The Lunenfeld File

Born: Brooklyn, N.Y.

Education: Bachelor’s degree in cultural anthropology, The State University of New York at Buffalo

First job: I worked in catering halls for years. I was 16. I worked as a busboy, head busboy, waiter, bartender. I think everyone should be a waiter at least at some point in time. You learn so much about how to deal with crisis, how to deal with people, how to make them happy on a personal level. Before that, I worked in camps doing music — I was the music instructor, but really that was my first real job.

As a child, what did you want to be when you grew up?

Probably a rock star. I’m not giving up on that. When I was 16, I was playing in a band, and we were playing at these clubs in Brooklyn and opening up for big names at the time. … It’s sad; when I was 16, I kind of peaked my rock stardom. I’ve been in a band almost ever since up until a couple years ago.

Whom do you admire most and why?

In life, and I know this is so cliché, but definitely my father just because he was also a musician and he was also extremely creative and passionate about life. The one thing that he instilled was he was always happy to go to work — who the hell is always happy to go to work? Everyone has bad days. Everyone has problems, but he never showed that to the family.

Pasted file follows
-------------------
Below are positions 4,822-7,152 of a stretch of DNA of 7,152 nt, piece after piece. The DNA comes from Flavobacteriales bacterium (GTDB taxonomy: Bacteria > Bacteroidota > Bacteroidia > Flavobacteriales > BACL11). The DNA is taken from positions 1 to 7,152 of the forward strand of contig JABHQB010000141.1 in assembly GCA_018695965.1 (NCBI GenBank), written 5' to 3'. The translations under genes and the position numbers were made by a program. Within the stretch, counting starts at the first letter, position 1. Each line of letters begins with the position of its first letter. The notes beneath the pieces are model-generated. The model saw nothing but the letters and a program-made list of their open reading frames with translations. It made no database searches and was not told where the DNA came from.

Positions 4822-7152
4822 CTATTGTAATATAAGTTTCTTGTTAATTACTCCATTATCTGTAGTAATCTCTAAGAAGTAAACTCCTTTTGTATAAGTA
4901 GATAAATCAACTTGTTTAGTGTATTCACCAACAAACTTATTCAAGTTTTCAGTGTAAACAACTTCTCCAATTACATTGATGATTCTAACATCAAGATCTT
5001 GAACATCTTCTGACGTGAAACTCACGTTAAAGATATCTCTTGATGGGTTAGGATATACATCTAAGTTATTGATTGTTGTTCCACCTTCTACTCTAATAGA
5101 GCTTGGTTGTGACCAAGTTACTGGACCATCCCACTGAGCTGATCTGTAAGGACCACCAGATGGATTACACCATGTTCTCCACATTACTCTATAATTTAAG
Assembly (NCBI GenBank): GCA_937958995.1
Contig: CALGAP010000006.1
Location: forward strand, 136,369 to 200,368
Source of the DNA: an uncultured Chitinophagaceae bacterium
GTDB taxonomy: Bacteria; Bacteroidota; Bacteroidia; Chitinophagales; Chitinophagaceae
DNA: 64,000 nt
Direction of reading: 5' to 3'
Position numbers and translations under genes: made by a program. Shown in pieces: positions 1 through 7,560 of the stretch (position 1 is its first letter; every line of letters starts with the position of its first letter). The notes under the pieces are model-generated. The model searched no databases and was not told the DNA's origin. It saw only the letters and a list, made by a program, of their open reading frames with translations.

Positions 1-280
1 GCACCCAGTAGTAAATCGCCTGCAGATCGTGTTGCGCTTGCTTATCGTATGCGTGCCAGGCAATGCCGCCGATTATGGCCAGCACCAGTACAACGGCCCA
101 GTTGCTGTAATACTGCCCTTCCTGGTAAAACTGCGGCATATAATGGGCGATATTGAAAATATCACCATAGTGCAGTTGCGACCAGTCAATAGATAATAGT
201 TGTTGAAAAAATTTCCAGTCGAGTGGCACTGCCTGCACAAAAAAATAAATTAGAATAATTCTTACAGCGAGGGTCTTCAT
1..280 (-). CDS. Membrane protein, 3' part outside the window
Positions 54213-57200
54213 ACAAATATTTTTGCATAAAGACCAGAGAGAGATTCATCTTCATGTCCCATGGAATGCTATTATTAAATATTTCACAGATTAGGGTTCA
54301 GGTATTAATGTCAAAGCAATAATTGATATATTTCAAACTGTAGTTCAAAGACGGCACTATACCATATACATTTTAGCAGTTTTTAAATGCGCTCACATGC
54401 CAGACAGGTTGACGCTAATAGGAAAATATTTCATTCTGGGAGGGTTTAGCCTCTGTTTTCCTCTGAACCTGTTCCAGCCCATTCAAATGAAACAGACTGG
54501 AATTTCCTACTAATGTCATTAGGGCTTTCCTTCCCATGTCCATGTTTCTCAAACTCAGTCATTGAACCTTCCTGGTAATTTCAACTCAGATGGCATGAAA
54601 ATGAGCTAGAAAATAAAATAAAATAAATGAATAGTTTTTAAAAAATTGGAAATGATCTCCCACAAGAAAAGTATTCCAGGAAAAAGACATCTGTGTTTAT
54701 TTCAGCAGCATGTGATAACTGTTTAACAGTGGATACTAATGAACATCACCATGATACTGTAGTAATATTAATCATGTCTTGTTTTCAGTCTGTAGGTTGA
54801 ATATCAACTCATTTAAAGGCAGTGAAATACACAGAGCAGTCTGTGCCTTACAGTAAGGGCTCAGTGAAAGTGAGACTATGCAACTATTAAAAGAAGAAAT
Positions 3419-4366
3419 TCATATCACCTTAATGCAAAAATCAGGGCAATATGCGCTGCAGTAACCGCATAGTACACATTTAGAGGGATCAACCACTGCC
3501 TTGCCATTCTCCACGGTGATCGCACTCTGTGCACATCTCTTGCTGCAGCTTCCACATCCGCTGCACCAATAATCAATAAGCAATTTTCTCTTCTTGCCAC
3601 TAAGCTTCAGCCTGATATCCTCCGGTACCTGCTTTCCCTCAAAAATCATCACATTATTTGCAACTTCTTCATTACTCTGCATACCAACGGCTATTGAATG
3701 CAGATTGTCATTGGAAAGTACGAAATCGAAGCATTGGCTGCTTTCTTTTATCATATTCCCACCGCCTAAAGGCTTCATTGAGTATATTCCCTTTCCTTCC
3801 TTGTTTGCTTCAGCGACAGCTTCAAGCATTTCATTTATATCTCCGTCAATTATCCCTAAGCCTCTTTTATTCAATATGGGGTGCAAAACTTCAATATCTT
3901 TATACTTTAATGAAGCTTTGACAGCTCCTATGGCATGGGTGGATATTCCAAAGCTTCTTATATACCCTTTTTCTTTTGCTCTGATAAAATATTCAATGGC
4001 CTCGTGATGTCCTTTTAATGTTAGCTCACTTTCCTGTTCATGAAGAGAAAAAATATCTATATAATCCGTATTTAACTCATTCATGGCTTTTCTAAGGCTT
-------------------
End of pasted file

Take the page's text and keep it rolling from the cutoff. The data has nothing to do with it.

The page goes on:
What’s your favorite movie?

I’d say ‘Fight Club’ is probably my No. 1 favorite movie. ‘Fight Club’ is one of my favorite movies because it encapsulates a point in time when I first graduated college, it encapsulates where we were as a culture at that time, the challenges that we face, and there’s a lot of good lessons about materialism and counterculture.

Lunenfeld on establishing a vision and values: The vision needs to serve as a prediction, and it should be a work in progress — slightly unattainable. For us, the vision is that Moxie is creating the agency of the future. We are creating — it’s not to say that we are or we’ve achieved this. It’s creating that sense of a work in progress and something that we’re all striving for.

You can’t put [your core values] up on a wall and say, ‘This is what we are today.’ When we were crystallizing what our values were, it was really a reflection of who we are, not who we want to be. The difference between your values and your vision should be who you are. Your vision should be who you want to be.

Everyone really underestimates how important, what people consider, the soft stuff is in a company — the touchy-feeling things. I was a cultural anthropology major in school, so for me, it’s all about what drives your culture, what are the things you stand for, what are the symbols that point those things out. When you think about it, a company really needs to be a drive, a culture, a vision, and everything you do has to ring true to that, otherwise everyone’s just going to call bullshit on you.